Florida Field Far From Settled

Jeb Fades From the Picture

Posted January 7, 2009 at 6:35pm

When it comes to Florida’s 2010 open-seat Senate contest, former Gov. Jeb Bush (R) was the 800-pound gorilla who would have cleared the GOP primary field.

But a day after Bush announced he was opting out of the contest — giving way for a wide-open playing field — there wasn’t much of a flood of new candidate announcements from Florida Republicans. Indeed, what movement there was came in drips.

On Wednesday, former Florida state Speaker Marco Rubio (R) was the only potential contender who was clearly inching closer to entering the race in light of Bush’s announcement.

Rubio — known as a social conservative who backed former Arkansas Gov. Mike Huckabee in the 2008 Republican presidential primary — said he is “very seriously” exploring his own Senate run. Rubio is traveling to Washington, D.C., next week to discuss the possibility with GOP leaders.

“Clearly it’s a unique opportunity and one that you explore seriously if … you are interested in influencing the direction of this country and needs of the state of Florida,” Rubio said.

Meanwhile, Sally Tibbetts, a spokeswoman for sophomore Rep. Vern Buchanan (R), acknowledged Wednesday that a Senate bid “is something [Buchanan] has not ruled out and is something he will consider.”

Buchanan has deep pockets to boost a possible Senate run but he also carries some serious personal baggage, including a series of lawsuits alleging fraud at car dealerships that he owns.

Other Republicans whose names have most often been mentioned in recent weeks declined to make any bold moves in light of Bush’s decision to skip the Senate race.

“Jeb Bush was a great governor and he would have been an outstanding United States Senator,” Rep. Connie Mack IV (R-Fla.) said in a statement. “At the same time, I have been flattered to hear from many people around the state who are strongly urging me to run.”

But Mack, who has been working the phones talking to supporters as he mulls a Senate bid, would only say that “this is a decision … that requires careful thought and deliberation and which certainly doesn’t need to be made at this time.”

Mack, the son of former Sen. Connie Mack (R-Fla.), would benefit from having high name identification in Florida if he were to run. And although his re-election account holds just more than half a million dollars, he certainly could tap into his father’s statewide connections to help fund an expensive Senate bid.

Another major Republican known to be considering the race is Florida Attorney General Bill McCollum, who was beat by now-Sen. Bill Nelson (D) in 2000 and lost the Republican nomination to now-Sen. Mel Martinez in 2004. Despite his record on Senate campaigns, McCollum is well-known and certainly has a statewide network that raised millions for his successful attorney general race in 2006.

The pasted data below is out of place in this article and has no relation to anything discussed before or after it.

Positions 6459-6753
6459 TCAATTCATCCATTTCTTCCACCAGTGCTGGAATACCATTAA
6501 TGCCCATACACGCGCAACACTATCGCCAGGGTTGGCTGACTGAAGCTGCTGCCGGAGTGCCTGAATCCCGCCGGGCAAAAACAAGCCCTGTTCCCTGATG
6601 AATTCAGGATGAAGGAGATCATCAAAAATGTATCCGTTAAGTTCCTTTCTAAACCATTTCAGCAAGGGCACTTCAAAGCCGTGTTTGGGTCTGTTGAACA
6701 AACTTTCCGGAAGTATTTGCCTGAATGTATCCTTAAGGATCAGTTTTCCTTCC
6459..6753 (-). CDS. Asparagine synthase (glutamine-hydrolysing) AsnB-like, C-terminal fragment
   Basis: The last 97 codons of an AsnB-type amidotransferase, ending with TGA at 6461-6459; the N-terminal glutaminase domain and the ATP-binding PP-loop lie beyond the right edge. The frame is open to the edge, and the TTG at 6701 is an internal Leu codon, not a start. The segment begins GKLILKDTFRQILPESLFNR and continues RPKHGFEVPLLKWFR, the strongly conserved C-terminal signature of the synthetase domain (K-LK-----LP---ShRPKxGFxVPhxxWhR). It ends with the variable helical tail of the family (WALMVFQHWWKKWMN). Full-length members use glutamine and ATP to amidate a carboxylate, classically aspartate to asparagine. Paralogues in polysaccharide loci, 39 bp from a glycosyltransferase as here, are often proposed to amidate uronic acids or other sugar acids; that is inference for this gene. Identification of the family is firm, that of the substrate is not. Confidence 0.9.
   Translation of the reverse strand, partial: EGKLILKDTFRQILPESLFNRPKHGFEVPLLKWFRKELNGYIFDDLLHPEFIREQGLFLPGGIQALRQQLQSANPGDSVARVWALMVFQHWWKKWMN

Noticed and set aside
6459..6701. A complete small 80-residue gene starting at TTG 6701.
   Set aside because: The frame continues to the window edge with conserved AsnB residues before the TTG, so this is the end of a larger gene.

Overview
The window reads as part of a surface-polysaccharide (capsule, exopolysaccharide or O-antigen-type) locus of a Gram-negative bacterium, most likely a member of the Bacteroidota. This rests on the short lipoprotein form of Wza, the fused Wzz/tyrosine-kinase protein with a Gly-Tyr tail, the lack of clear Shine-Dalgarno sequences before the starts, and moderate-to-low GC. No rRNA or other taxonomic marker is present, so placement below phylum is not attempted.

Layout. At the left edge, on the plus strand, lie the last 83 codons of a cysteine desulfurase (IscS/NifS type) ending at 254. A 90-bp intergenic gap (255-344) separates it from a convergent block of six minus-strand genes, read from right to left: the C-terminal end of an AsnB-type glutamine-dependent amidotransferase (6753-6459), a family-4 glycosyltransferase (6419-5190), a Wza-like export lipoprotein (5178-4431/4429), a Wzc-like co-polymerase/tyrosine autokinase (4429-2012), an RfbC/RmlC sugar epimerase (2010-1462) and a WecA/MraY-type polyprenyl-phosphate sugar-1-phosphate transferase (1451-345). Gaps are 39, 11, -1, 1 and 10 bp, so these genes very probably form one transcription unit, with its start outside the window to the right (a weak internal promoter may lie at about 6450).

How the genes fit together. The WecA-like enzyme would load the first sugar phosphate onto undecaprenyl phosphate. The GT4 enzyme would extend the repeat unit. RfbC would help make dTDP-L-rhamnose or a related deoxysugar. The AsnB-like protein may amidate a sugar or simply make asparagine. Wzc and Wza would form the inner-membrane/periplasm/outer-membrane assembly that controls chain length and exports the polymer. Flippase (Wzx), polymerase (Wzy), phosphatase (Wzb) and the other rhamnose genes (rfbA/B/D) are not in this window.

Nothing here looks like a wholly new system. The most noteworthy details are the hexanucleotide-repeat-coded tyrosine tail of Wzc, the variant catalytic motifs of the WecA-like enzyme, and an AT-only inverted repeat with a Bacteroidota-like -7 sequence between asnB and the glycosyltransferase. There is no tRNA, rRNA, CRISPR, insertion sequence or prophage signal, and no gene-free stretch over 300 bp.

As the GOP field continues to develop, some Republicans in Washington were wondering whether former Florida state Speaker Allan Bense (R) or perhaps even Rep. Mario Diaz-Balart (R) might throw their hats into the ring now that Bush is out.

For their part, strategists at the National Republican Senatorial Committee said they are confident that a strong candidate will emerge in the Sunshine State and brushed off attempts by some Democrats to paint the loss of Bush as a recruiting failure on the part of the committee.

“Republicans have always expected Florida to be competitive regardless of the name on the ballot,” NRSC spokesman Brian Walsh said. “But the good news is that Republicans have a popular governor, a strong party infrastructure and a solid bench of candidates to choose from so we feel very positive about the Florida seat moving forward.”

On the Democratic side, most insiders remain focused on whether the state’s chief financial officer, Alex Sink, will run. Elected in 2006, the former Bank of America executive is a well-known political moderate who has long been considered a likely 2010 gubernatorial or Senate candidate.

But a Sink candidacy may not necessarily clear the field.

Four-term Rep. Kendrick Meek (D), whose hails from Southeast Florida, has been traveling the state talking to supporters about a potential bid. But Rep. Ron Klein (D) is also known to be mulling a run, and if he does enter the race, he could set up a south Florida battle.

That situation might actually be good news for 2nd district Rep. Allen Boyd (D), who hails from Florida’s Panhandle and has also expressed interest in the Senate.

Boyd, who considered running for the Senate in 2004, is sitting on more than $1 million in his campaign account, and he was the first Member to make his interest in the Senate seat known when Martinez made his surprise announcement in November that he would not seek another term.